Asia 2016 economic outlook: Policy tries to fill the growth gaps – Goldman Sachs

Discussion in 'Fundamental Analysis' started by FXStreet_Team, Nov 20, 2015.

  1. FXStreet_Team

    FXStreet_Team Well-Known Member Trader

    Oct 7, 2015
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    FXStreet (Delhi) – Research Team at Goldman Sachs, lists down the economic outlook of Asia for 2016.

    Key Quotes

    Policymakers under pressure to support growth…

    After disappointing economic outturns in much of the region in 2015—both relative to historic performance and relative to expectations—Asia’s economic policymakers will be under pressure in 2016 to shore up growth.

    …given only limited help from external drivers

    Navigating the economic environment in 2016 is likely to be challenging. Though demand outside the region should be a little better, exports are unlikely to drive a meaningful acceleration in growth for the larger economies. And the windfall from lower oil prices should have worked its way through the system by midyear, barring a collapse in key commodities to cash production costs. Domestically, many economies—in particular China—are still addressing the consequences of past debt buildups, and China's own "bumpy deceleration" looks set to continue, with ramifications for the rest of the region.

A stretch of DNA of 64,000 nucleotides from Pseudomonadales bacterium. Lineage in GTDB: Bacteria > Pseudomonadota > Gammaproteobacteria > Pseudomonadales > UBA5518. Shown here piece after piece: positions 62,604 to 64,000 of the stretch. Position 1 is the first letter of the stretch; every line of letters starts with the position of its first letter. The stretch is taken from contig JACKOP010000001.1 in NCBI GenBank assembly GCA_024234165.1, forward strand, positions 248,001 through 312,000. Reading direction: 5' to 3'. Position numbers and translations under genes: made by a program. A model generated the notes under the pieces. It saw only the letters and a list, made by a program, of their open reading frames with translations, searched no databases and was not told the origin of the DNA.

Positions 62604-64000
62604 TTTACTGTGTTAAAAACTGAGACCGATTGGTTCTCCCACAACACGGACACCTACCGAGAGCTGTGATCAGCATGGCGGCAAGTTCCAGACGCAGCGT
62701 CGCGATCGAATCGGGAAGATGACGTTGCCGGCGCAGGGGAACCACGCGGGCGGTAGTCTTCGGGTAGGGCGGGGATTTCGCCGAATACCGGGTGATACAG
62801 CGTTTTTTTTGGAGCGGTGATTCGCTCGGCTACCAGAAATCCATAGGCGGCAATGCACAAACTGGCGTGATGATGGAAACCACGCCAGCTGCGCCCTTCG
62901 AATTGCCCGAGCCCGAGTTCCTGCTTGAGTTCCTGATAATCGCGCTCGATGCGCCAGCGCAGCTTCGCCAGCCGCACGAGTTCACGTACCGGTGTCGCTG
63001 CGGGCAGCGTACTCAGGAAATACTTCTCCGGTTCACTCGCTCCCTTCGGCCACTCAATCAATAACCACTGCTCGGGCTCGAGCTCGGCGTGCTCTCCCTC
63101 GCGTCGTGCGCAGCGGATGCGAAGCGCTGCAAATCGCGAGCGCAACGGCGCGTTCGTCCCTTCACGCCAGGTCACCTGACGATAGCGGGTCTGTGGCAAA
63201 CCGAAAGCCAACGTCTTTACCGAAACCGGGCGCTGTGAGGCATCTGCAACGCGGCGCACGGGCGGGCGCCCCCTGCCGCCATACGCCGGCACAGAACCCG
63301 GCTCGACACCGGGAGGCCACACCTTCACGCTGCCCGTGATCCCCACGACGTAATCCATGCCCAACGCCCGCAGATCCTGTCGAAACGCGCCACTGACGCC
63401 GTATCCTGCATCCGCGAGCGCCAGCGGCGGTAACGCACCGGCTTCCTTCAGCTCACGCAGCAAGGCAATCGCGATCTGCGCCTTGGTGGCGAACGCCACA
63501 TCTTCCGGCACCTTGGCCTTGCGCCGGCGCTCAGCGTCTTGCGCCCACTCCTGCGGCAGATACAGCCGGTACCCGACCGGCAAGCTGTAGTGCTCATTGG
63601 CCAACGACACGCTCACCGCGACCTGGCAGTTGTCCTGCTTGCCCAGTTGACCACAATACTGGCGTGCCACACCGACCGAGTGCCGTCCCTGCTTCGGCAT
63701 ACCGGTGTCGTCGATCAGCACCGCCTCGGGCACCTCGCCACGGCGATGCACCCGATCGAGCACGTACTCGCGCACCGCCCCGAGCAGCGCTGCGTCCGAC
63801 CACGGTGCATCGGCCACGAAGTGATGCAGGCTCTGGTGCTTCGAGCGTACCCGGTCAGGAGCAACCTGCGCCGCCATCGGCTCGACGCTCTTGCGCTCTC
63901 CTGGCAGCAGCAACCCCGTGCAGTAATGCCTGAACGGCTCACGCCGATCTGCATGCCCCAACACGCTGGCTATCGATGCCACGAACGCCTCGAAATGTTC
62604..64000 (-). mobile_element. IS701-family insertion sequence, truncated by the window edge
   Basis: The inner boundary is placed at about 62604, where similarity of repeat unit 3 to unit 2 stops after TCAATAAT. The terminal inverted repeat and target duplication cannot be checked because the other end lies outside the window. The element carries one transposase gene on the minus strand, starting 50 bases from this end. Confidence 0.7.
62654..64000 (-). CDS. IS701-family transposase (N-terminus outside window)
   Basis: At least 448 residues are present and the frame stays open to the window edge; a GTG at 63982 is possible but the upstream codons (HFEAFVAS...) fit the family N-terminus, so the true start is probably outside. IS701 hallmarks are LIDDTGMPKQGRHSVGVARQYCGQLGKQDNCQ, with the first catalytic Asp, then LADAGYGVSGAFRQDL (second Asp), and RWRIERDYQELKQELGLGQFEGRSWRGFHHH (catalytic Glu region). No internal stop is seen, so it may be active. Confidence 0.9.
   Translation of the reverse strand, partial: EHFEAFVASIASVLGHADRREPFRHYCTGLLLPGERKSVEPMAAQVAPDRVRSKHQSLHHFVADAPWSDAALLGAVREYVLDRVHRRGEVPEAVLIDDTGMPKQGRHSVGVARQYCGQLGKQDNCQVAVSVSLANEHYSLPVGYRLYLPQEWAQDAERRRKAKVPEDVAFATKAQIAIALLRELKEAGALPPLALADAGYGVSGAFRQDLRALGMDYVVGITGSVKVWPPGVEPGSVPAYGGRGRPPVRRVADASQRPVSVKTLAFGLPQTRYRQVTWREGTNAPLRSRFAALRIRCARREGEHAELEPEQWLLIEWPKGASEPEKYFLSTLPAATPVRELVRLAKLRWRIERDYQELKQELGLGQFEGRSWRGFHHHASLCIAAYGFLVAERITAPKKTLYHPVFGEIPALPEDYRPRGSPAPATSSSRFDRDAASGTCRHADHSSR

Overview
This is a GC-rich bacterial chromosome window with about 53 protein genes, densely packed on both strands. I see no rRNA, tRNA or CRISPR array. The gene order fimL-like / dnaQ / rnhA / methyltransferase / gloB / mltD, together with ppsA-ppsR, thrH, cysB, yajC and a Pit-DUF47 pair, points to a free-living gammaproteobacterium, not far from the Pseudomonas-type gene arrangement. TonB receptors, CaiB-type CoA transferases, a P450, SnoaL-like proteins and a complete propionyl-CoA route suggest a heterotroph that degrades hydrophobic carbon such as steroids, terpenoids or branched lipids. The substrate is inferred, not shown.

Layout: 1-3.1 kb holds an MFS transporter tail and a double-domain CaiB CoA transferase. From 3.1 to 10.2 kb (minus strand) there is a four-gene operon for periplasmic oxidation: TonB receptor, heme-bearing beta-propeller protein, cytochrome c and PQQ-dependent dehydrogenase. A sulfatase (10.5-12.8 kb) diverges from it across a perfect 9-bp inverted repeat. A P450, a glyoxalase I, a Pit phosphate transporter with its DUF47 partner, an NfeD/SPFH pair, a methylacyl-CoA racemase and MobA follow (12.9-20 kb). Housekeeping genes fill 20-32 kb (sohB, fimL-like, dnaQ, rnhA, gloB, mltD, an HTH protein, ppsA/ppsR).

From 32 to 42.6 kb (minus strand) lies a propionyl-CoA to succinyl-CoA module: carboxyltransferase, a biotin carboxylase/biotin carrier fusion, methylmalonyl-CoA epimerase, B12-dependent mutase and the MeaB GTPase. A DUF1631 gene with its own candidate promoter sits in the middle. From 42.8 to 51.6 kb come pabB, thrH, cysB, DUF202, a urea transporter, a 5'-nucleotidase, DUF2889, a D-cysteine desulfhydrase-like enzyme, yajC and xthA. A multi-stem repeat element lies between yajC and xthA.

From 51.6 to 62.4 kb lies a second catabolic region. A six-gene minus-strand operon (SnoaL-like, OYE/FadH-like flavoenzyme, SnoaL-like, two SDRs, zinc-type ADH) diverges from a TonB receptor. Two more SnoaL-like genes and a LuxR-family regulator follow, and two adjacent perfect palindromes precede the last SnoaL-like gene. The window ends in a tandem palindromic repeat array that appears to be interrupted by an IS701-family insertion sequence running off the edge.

Room to ease further in much of the region

    Still, policymakers have room to do more, and we think they will, especially on the fiscal side. Elections in a number of countries could provide a catalyst. Combined with selective easing in monetary policy, and the cumulative effects of currency depreciation in many of the smaller economies, we think growth will be slightly better in the region ex- China. Inflation should pick up as the effects of the past year’s commodity price slide fade out, but in most countries we expect it to remain within or below desired ranges.

    Cautious on Japan and China, still optimistic on India

    Relative to consensus and market views, we think policymakers will ease more, but still get less growth than desired, in both China and Japan. Our alternative measures of China activity have slowed significantly in recent months, highlighting downside risks. We remain relatively optimistic on growth in India—which should be able to realize a bit more of its potential growth in the coming year given recent signs of a pickup in cyclical activity and the accumulating impact of a host of smaller reforms on the business environment—and to some degree in the Philippines and Indonesia.”
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